Mehr News Agency, Majid Asgaripour, Associated Press
DUBAI, United Arab Emirates — Israel's prime minister and other officials are at the forefront of claims about the extent and aims of Iran's nuclear capabilities. Benjamin Netanyahu has said his nation is ready, if necessary, to stand alone to stop any moves by Tehran toward possible nuclear weapons.
Iran has described the Israeli statements as scare-mongering that seeks to undermine nuclear talks between Tehran and six world powers, including the United States. The next round of the talks is to begin in Geneva on Thursday. Iran insists it rejects nuclear arms and only seeks reactors for energy and medical applications.
Israel has led the speculation that Iran could be moving closer to having all the pieces ready for a nuclear weapon. Israel also fears the negotiations could leave intact the mainstays of Iran's nuclear network: The ability to enrich uranium and produce atomic fuel.
Some of Israel's claims are based on clear evidence — number of Iran's enrichment centrifuges, for example — but context and elaboration is often needed for a more complete picture.
CLAIM: At an Oct. 27 meeting of the Israeli Cabinet, Netanyahu said "improvements" in Iran's nuclear program over the past year would allow it push past the "barrier" of 20 percent enriched uranium — the highest level acknowledged by Iran — to reach 90 percent enrichment within "weeks at most." Uranium at 90 percent enrichment is close to weapons grade.
DETAILS: Netanyahu may be talking about the amount of 20 percent material now on hand. This is close to 200 kilograms (440 pounds). Experts say 250 kilograms (550 pounds) would be needed to produce a single bomb by enriching that amount to above 90 percent. There is significant debate over a possible timetable, but many experts say it could be several months or longer, based on the hypothetical scenario that Iran would move ahead with higher enrichment.
Netanyahu also could be referring to the number of centrifuges installed over the past year or upgrades that allow faster production of enriched uranium. Except for a test station, however, none of the new generation machines are running.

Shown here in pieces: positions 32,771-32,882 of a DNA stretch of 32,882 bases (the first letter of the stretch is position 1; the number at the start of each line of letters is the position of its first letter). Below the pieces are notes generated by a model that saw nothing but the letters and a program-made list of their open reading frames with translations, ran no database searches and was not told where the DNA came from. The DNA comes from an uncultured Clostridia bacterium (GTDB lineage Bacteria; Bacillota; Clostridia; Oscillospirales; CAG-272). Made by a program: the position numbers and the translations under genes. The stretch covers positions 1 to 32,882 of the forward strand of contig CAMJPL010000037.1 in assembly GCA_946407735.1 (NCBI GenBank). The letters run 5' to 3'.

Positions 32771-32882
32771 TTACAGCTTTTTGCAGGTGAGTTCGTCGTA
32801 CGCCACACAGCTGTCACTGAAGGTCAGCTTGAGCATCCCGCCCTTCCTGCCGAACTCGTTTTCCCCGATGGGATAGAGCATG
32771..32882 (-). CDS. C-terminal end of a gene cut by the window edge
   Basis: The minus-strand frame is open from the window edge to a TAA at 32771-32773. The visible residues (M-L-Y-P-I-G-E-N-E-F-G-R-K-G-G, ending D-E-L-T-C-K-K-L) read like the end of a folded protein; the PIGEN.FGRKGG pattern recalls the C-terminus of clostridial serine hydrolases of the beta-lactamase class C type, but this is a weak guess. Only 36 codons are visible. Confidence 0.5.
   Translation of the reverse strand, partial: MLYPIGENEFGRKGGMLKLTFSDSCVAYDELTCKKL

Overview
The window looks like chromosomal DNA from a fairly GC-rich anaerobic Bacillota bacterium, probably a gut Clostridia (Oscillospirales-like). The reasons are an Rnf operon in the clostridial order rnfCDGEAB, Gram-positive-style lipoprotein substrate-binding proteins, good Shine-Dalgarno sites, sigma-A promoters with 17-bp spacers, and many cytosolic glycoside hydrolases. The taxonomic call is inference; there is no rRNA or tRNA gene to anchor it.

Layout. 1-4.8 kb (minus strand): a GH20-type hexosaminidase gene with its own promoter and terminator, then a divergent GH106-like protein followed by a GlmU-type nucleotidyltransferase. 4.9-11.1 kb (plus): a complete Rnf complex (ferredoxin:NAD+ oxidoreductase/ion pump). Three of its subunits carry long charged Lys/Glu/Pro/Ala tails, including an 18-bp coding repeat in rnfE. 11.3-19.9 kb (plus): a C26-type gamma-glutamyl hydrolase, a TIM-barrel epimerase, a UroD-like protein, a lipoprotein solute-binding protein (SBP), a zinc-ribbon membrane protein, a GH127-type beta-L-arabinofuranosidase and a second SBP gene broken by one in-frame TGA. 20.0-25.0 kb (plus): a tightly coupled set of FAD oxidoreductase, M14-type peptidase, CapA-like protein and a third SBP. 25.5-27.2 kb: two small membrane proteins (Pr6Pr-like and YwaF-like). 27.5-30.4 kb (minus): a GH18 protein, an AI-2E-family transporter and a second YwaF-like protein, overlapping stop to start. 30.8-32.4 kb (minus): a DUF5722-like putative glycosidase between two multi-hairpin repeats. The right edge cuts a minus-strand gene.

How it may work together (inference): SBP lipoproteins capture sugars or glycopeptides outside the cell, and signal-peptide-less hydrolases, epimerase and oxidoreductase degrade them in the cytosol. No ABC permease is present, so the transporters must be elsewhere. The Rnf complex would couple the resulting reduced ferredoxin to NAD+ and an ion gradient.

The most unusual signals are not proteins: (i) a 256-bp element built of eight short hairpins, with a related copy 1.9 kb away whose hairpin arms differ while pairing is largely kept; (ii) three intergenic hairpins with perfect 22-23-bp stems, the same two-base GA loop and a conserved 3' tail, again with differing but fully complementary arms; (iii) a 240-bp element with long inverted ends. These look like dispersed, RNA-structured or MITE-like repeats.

CLAIM: At the same Cabinet meeting, Netanyahu said Iran's planned heavy water reactor in the city of Arak has "no connection with energy for peace, but only for nuclear weapons."
DETAILS: The heavy water reactor — currently under construction in central Iran — uses a molecular variant of water as a coolant and can use natural, non-enriched uranium as a fuel. Such reactors produce a higher amount of plutonium as a byproduct. The plutonium can be reused in nuclear weapons production, but needs a special extraction and enrichment process that Iran currently does not possess. Iran has not released details on its plans for plutonium, but said the reactor's main purpose is to produce isotopes for cancer treatment and other medical uses. Iran has said it will allow 24-hour video surveillance at the reactor by the U.N.'s nuclear agency. Similar round-the-clock monitoring is in place at other enrichment and nuclear sites.
CLAIM: Israel's Security Cabinet said on Oct. 15 that Iran has "systematically defied" U.N. Security Council resolutions to halt uranium enrichment.
DETAILS: The U.N. Security Council in July 2006 passed the first in a series of resolutions demanding Iran halt its uranium enrichment program. Iran dismissed the resolution and moved ahead with advances in enrichment, as well as the then-secret construction of a new and fortified enrichment facility built into a mountain south of Tehran.
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